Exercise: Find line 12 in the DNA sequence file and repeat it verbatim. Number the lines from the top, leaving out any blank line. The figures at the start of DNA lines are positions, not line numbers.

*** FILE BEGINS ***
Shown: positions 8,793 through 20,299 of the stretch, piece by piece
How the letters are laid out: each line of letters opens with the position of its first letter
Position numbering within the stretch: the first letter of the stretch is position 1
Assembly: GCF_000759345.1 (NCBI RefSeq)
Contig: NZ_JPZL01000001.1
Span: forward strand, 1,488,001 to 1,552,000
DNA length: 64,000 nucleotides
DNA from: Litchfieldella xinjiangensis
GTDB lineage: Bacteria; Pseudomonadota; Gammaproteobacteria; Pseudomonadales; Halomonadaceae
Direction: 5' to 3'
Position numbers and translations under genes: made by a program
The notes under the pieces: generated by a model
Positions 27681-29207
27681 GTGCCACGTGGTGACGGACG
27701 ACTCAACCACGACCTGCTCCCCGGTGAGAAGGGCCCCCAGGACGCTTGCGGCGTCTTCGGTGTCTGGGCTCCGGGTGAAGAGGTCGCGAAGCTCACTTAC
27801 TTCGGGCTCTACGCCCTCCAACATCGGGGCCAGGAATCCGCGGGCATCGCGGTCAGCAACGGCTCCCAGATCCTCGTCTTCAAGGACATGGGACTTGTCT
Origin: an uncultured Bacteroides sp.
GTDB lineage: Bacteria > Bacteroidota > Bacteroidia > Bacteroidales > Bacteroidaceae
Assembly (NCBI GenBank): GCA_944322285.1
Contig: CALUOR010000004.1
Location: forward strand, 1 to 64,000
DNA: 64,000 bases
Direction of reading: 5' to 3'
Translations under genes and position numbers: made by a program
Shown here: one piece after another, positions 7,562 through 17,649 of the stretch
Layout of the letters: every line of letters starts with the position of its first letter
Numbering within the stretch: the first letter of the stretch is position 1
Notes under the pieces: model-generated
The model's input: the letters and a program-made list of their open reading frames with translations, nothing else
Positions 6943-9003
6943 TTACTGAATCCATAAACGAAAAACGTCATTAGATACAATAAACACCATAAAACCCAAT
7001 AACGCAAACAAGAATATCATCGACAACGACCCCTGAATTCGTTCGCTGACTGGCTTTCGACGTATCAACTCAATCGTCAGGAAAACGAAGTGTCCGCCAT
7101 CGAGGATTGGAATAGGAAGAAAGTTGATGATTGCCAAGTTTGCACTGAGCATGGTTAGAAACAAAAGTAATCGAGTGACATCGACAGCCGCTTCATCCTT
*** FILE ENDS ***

The notes under the pieces: generated by a model